photo: Utenriksdepartementet UD/Creative Commons
Assessing President Obama's environmental record so far seems to be the rage in the past few weeks. First Slate and now Yale e360 is stock-taking, enlisiting a dozen prominent environmental activists, economists, and pundits to extend their views. As you might expect it's a mixed bag. Nearly everyone hails Obama's efforts to increased vehicle mileage standards and early efforts to use economic stimulus money to promote green jobs. But at the same time the verdict on energy and, particularly, climate policy has been that for all the rhetoric on the campaign trail and in the initial months of his presidency on helping "the planet begin to heal" he has fallen short.
No doubt part of that stems from the actions of, as Climate Progress's Joe Romm rightly points out, "anti-science, pro-pollution ideologues" to derail both domestic and international climate action.But I have to say--since e360 didn't ask me my opinion I'll give it here--that on climate policy the President's proposals pre-COP15 were never up to the demands of science. The bar was always set too low, and it was accompanied by a gross lack of self-awareness on that count.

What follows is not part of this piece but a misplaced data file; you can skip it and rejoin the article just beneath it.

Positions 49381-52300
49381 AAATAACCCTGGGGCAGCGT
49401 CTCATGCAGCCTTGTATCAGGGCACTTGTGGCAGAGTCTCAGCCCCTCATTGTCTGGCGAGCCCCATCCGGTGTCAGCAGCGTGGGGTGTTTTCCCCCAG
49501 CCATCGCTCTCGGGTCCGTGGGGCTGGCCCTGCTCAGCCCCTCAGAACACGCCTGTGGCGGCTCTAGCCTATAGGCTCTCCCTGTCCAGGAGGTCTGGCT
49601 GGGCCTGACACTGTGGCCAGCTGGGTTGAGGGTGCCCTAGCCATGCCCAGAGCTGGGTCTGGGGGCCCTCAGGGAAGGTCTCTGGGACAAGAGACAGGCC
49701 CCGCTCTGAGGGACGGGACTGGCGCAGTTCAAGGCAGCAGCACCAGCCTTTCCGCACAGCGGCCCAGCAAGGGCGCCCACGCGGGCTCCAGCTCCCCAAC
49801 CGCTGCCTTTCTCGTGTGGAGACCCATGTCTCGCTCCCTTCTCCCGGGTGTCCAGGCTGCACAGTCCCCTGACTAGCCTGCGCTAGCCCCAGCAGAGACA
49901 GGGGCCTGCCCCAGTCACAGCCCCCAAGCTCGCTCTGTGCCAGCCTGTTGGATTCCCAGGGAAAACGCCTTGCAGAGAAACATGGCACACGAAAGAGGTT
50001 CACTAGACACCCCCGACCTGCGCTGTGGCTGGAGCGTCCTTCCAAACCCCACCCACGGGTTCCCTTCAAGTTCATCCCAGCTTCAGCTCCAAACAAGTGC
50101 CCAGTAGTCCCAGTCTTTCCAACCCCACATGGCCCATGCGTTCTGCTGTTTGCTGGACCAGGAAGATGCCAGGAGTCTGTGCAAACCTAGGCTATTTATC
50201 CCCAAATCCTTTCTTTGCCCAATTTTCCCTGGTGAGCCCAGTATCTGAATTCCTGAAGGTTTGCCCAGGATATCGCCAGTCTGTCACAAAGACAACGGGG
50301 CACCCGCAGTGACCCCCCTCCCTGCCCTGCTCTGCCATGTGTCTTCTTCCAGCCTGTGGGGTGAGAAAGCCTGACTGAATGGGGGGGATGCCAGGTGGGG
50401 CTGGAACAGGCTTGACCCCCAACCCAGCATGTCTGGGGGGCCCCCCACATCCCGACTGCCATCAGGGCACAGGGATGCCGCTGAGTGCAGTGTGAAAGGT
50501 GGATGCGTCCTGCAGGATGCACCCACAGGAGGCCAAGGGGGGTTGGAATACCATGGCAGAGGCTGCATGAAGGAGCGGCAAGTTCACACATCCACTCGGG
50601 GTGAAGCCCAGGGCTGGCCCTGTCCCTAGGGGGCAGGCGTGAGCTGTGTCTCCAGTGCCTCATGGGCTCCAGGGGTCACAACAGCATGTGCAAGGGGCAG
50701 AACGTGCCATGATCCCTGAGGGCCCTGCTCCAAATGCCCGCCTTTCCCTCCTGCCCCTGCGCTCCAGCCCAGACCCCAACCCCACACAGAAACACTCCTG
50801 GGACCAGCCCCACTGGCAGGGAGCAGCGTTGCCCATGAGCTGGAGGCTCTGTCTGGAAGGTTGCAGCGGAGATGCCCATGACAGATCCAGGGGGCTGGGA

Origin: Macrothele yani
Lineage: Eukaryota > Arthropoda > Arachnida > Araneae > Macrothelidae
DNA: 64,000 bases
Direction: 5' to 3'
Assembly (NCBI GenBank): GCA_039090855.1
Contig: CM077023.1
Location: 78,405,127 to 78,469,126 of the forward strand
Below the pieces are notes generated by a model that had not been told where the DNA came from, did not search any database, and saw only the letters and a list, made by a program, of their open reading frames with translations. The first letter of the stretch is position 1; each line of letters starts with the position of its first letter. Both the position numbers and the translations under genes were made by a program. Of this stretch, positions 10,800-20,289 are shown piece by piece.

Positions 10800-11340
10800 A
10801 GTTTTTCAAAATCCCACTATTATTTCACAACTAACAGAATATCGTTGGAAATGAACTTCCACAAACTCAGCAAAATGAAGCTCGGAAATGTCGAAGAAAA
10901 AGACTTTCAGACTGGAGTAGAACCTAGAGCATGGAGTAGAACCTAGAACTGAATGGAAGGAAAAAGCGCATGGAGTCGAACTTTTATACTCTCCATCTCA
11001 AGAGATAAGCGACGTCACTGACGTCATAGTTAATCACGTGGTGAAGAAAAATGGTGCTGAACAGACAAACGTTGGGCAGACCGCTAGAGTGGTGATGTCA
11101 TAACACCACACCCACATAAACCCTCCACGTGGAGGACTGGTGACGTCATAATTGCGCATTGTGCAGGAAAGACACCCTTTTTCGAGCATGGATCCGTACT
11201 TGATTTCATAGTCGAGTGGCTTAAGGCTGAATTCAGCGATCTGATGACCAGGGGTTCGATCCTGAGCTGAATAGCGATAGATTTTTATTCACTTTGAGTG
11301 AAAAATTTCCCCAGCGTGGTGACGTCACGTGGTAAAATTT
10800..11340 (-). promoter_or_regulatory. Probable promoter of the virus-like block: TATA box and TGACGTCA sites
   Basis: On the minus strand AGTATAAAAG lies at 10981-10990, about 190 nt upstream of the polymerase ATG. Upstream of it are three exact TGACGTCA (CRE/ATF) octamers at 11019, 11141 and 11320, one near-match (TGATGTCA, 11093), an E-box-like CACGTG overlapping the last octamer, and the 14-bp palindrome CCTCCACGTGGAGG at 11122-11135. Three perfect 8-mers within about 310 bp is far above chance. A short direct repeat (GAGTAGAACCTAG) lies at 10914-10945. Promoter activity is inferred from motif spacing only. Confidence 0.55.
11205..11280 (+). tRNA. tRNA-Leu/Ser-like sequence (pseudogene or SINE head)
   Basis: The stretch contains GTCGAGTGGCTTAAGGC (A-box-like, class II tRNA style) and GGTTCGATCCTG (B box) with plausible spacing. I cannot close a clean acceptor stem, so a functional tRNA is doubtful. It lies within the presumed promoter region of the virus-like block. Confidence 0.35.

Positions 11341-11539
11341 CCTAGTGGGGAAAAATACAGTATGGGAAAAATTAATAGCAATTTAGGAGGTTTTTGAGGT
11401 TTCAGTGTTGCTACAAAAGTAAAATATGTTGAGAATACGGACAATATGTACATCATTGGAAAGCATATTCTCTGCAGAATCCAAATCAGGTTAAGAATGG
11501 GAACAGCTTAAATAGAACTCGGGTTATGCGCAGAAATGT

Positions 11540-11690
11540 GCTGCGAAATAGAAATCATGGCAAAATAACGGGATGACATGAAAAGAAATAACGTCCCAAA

Knowing that compromise is going to happen, it never made sense to make proposals for emission reductions, climate mitigation assistance, and conditions for participation in international agreements which were already below what the best minds studying climate change said was required to stop or at best slow it.
Hearing those proposals--that always amounted to about one-tenth of the emissions reductions necessary to keep us below 2°C temperature rise despite the pathetic message massaging of using a different baseline that the rest of the world uses--made it clear to me that the President was less than committed to causing "the rise of the oceans to begin to slow."